Helping put the bike on the rack, Mr Sibley explained "The roads surrounding the school are relatively quiet so it's a good place for the children to start learning about how to ride on the road safely. We've also found that going for the Modeshift STARS gives all age groups something to work towards together, and they've definitely found a sense of pride in being a cycling school".

Steve Wigley, East Riding's Assistant Road Safety Officer is keen to explain how the Bike Library and the national award scheme recognising sustainable travel within schools, Modeshift STARS, works so well together; "It's all about encouraging healthy, safe, sustainable travel in the school community. We want to see more children and families cycle, walk, or scoot, rather than come by car, and we want pupils to be excited and interested enough to convince their parents.

"Having schools commit their time to Modeshift STARS gives the children something to be proud of and aim for. But we can't just inspire the children that they should ride to school - what if they haven't got a bike? That's where the Bike Library really comes into its own. If a child don't have access to a bike, let alone a safe roadworthy one then they can access this fantastic initiative.

Steve also adds, "The Road Safety Team have been working hard to build a real enthusiasm towards safe cycling and sustainable travel over the years in schools, where we have been delivering a vast programme of events, initiatives, assemblies and workshops as well as giving pupils the necessary skills to make sure they are as safe as they can be when traveling to and from school. We are now seeing a real shift away from car usage on the school run at our Modeshift schools, and starting to make the school zone a safer place to be for all."

Mr Sibley goes further; "We have quite a number of families who simply cannot afford a bike. They want one, and want to ride, and we tell them how fun, how healthy it is - but until the Bike Library visits, many simply haven't had one of their own".

Suddenly it's 3pm and the children start streaming out of school, straight towards the bikes to collect one they reserved at the start of the day. Sitting among them is the purple bike brought in barely an hour beforehand. John spots a girl who would fit it, and she's kitted out with a helmet, the saddle is adjusted, she's given a quick chat about the brakes, riding steadily - and she's off, riding home with her dad.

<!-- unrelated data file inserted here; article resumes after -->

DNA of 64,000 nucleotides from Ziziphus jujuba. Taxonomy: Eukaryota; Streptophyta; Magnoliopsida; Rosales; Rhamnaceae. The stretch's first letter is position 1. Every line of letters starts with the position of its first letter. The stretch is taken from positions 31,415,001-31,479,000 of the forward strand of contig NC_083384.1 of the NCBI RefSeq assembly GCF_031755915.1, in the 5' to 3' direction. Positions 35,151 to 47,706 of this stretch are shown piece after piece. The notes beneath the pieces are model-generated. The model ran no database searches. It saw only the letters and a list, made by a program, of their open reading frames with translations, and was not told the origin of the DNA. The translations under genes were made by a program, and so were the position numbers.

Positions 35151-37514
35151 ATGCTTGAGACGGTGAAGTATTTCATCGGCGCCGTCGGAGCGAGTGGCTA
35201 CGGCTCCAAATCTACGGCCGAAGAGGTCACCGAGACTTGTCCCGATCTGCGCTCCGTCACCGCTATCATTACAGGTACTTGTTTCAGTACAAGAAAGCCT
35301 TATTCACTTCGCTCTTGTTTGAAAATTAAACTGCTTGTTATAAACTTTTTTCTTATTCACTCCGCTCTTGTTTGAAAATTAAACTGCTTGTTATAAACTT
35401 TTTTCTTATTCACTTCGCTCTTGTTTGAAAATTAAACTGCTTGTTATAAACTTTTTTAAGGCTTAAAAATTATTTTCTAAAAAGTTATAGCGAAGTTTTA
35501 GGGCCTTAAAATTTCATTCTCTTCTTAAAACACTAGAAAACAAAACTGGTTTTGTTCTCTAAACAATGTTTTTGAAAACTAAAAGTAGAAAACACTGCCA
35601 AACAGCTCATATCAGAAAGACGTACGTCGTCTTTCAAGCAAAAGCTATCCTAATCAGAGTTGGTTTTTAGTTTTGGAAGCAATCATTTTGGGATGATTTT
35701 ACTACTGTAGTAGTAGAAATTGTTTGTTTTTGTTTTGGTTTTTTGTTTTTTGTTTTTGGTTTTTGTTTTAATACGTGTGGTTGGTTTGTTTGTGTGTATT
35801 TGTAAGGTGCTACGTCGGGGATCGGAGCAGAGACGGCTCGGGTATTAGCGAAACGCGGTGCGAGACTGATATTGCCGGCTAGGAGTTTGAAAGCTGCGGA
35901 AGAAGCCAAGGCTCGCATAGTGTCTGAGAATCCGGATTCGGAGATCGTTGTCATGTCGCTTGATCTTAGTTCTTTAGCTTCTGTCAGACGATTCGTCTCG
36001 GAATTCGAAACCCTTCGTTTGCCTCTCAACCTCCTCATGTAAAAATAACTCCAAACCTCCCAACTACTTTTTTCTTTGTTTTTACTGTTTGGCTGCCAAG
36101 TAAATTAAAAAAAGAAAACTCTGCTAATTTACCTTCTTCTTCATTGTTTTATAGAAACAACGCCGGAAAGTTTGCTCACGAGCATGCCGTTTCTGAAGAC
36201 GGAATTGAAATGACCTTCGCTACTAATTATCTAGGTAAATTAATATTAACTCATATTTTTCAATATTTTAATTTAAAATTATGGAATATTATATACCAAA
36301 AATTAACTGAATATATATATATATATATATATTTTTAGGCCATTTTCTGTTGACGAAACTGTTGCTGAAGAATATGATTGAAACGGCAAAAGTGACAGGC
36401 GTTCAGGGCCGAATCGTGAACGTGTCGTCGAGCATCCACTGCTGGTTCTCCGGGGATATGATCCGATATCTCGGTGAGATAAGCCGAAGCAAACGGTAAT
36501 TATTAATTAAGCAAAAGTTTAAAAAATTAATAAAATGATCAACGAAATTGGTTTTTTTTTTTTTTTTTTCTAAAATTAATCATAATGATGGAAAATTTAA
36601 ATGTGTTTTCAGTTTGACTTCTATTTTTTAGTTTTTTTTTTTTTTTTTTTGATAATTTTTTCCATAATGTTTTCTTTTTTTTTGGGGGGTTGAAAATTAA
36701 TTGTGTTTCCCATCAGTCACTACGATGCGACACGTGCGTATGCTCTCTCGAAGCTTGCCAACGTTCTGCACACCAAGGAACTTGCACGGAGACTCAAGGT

In total twenty one bikes are ready to be lent out. Each comes with a brand new helmet, and the straps are adjusted by John and Adam, plus Steve and David from East Riding Council. Often the children can't stand still long enough with excitement. With the children itching to get going, the parents sign a short authorisation form for the monthly loan (there is no limit to the number of months a child can have a bike). Ten minutes later, half the bikes are gone.

One boy to receive a BMX is seven year old Ian whose family are from Brazil, and his mum has brought his toddler brother to collect him from school. The smaller boy is also on a bike but Adam spots there's something not right with it. With Ian to translate, the bike is briefly borrowed and put on the workstand. Adam adjusts the brakes and cranks, tightening several key components to make it safe. The younger boy is fascinated by the process and once the bike is returned, does a victory lap of the school car park for us.

"All this is watched by Headteacher Mike Sibley. "You can tell the impact the bikes will have on these children. Look at the freedom it gives them. I think the smiles today tell you everything about how important the Yorkshire Bank Bike Libraries are going to be".